To Be Practical Or Not To Be Practical; That Is The Question

Not only has expenditure on souvenirs increased but the type of items purchased has changed. Although we still purchase pots and jars like the romans did, and badges can still be bought as they were in medieval times, items from spoons to fridge magnets, and key rings to postcards have risen in popularity. There is a tendency for this type of souvenir to be internationally available; whether you are at The Empire State Building in New York, or the Eifel Tower in Paris, you can purchase a fridge magnet depicting your location. And, of course, fridge magnets have a practical use; although it is more likely for a person to have several fridge magnets, for decoration purposes only, rather than to stick messages or important notes to the fridge. Souvenir spoons can also have a practical use, although again they are more likely to be merely collected than used. Did you know that the first souvenir spoon to be created in the United States of America was produced in 1890 by Galt & Bros., Inc. of Washington D.C and featured the profile of George Washington? But it is the ‘Salem Witch' spoons created by Daniel Low, the following year, that are credited with the popularising the collection of souvenir spoons in the United States. Of course there are certain souvenirs which are special to a particular place and some which have no particular practical use. A case in point is ‘lucky' Scottish heather. Did you know that, although the Scottish people have utilised heather since way back in history; it was the Victorians who popularised the attachment of luck to it? Queen Victoria herself wrote about her renowned servant, Mr Brown, who "espied a piece of white heather, and jumped off to pick it. No Highlander would pass by it without picking it, for it was considered to bring good luck." The luck attached to this white heather may be due to its relative rarity, similar to that associated with the four-leaf clover for other Celts. Whatever the origin it is the associated luck that is the attraction for this souvenir and not practicality.

Getting the Pictures Without Experiencing The Album

Whether practical or whimsical a souvenir represents a particular place and/or event for the owner. In a large amount of cases the item is a reminder of a trip taken. For instance a holiday in Sydney, Australia may result in the purchase of a boomerang, toy koala, or hat with corks; all of these items are amongst the top ten most popular souvenirs from Australia. Did you know that in the Western Australian Aboriginal language Noongar the word Kylie means curved stick or boomerang? We would not recommend trying to bring Ms Minogue home as a souvenir, should you ever encounter her, though. Should you neglect to purchase a souvenir whilst on your travels you can still have a reminder of your trip with great ease, in this technological age, by purchasing souvenirs online. You may also be tempted to do this if like the look of a far flung destination but are unable to visit. World-wide-gifts.com Internet Store enables you to do this with a large collection of international souvenirs.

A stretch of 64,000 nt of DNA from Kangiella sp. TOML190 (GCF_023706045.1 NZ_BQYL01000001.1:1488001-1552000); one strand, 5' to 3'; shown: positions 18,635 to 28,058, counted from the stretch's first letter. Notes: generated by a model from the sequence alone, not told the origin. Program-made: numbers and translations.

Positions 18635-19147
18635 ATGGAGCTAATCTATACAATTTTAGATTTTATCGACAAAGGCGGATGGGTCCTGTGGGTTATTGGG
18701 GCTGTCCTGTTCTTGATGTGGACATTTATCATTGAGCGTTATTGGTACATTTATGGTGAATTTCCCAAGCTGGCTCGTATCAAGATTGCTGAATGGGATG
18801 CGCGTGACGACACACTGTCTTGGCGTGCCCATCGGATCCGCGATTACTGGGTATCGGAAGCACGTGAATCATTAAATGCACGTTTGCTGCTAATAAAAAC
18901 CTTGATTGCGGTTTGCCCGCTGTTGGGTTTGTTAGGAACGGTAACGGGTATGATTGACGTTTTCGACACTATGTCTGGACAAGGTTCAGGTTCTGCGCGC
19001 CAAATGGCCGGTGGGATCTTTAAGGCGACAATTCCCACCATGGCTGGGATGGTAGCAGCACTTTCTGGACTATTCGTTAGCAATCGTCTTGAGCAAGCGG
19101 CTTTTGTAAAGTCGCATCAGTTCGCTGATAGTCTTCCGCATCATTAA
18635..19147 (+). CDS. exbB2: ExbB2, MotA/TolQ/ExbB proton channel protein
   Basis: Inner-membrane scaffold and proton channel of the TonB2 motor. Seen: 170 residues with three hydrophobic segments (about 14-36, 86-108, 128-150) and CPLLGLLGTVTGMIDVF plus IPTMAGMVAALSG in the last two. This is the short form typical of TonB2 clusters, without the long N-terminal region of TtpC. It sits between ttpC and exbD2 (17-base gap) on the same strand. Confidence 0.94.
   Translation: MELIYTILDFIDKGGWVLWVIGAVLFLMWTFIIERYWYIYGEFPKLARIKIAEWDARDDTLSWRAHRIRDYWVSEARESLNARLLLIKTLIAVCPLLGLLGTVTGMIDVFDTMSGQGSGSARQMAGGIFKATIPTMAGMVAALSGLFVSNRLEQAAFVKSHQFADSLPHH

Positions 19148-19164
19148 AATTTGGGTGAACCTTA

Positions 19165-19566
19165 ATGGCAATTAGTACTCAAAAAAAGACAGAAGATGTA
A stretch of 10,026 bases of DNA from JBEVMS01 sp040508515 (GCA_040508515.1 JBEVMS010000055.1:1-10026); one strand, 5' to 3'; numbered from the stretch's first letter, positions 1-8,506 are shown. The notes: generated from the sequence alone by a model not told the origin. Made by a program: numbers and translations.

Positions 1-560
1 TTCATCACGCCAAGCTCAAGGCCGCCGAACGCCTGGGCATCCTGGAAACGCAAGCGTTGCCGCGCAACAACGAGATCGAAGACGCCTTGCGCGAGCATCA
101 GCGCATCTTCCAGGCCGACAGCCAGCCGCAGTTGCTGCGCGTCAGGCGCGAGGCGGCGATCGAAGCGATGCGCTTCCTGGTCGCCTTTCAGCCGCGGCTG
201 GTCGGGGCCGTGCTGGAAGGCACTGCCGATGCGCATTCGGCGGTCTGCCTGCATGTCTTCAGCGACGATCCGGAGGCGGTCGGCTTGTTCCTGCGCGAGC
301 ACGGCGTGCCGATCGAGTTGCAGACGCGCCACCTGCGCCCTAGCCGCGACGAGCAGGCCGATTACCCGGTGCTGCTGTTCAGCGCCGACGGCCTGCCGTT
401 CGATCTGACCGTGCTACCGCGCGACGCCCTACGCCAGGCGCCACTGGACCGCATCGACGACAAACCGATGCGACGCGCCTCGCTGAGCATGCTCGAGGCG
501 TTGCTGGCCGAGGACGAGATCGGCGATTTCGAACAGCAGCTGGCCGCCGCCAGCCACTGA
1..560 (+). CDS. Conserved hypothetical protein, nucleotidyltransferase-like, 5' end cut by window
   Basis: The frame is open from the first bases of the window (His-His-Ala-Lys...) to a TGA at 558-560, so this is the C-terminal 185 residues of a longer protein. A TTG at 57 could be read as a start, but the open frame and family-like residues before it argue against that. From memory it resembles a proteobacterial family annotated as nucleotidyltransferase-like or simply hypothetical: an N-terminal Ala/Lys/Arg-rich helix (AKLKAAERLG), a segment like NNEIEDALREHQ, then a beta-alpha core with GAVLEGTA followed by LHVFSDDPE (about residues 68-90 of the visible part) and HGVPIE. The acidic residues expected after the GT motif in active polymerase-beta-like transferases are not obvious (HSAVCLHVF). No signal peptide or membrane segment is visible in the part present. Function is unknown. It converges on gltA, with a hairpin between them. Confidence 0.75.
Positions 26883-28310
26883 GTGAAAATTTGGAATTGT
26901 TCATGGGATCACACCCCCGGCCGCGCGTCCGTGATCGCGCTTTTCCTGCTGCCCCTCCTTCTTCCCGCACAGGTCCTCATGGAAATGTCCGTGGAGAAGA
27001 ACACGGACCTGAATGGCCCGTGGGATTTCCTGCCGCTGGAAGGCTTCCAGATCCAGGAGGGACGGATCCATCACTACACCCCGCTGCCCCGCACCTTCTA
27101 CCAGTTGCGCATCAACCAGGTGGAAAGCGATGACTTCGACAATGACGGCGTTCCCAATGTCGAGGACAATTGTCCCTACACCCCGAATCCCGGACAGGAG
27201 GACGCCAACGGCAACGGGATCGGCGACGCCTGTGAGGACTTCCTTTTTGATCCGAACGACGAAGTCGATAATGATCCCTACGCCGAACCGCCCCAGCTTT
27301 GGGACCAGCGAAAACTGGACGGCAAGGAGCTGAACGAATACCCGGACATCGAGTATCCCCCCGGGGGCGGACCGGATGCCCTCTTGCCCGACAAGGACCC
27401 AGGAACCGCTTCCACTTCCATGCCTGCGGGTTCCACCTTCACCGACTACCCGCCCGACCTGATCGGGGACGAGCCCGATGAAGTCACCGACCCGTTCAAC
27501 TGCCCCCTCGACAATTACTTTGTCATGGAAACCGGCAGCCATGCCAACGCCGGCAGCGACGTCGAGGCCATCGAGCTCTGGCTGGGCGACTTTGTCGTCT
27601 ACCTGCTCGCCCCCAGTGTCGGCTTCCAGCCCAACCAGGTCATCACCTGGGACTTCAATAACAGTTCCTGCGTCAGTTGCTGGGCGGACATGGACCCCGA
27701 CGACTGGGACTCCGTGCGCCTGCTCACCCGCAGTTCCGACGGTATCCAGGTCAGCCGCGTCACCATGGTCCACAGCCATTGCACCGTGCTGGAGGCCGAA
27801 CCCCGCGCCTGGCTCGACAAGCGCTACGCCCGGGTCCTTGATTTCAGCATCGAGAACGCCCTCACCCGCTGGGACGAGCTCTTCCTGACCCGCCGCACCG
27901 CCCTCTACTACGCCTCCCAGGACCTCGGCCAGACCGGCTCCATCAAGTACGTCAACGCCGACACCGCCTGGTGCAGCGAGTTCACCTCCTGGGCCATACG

So Now You Know All Of This But Did You Know That?

So we have given you a lot of information about souvenirs; their origin; history; use and acquisition. But we bet there are plenty more things that would surprise you about these items of memorabilia.

Did you know that...

  1. Diggers known as mud men, or mud larks in recent years discovered pilgrim badges whilst scavenging in the River Thames in London?
  2. Termination Rock certificates were one of the earliest souvenirs from Niagara Falls? They were given to people who walked the very rickety stairs down and under the falls.
  3. The first souvenir postcard printed in the United States of America advertised the 1893 Columbian Exposition?
  4. Prior to being used for decorative swords and letter openers, the steel of Toledo, Spain was used in the making of swords and shields for European cavalry?
  5. The Maneki neko is a popular Japanese souvenir? You may be familiar with the sight of this beckoning cat but you probably do not know it is a lucky charm thought to attract luck in business and prosperity.

One thing it is important that you know is that if you are looking for a souvenir of a favourite place World-wide-gifts.com Internet Store has plenty to choose from.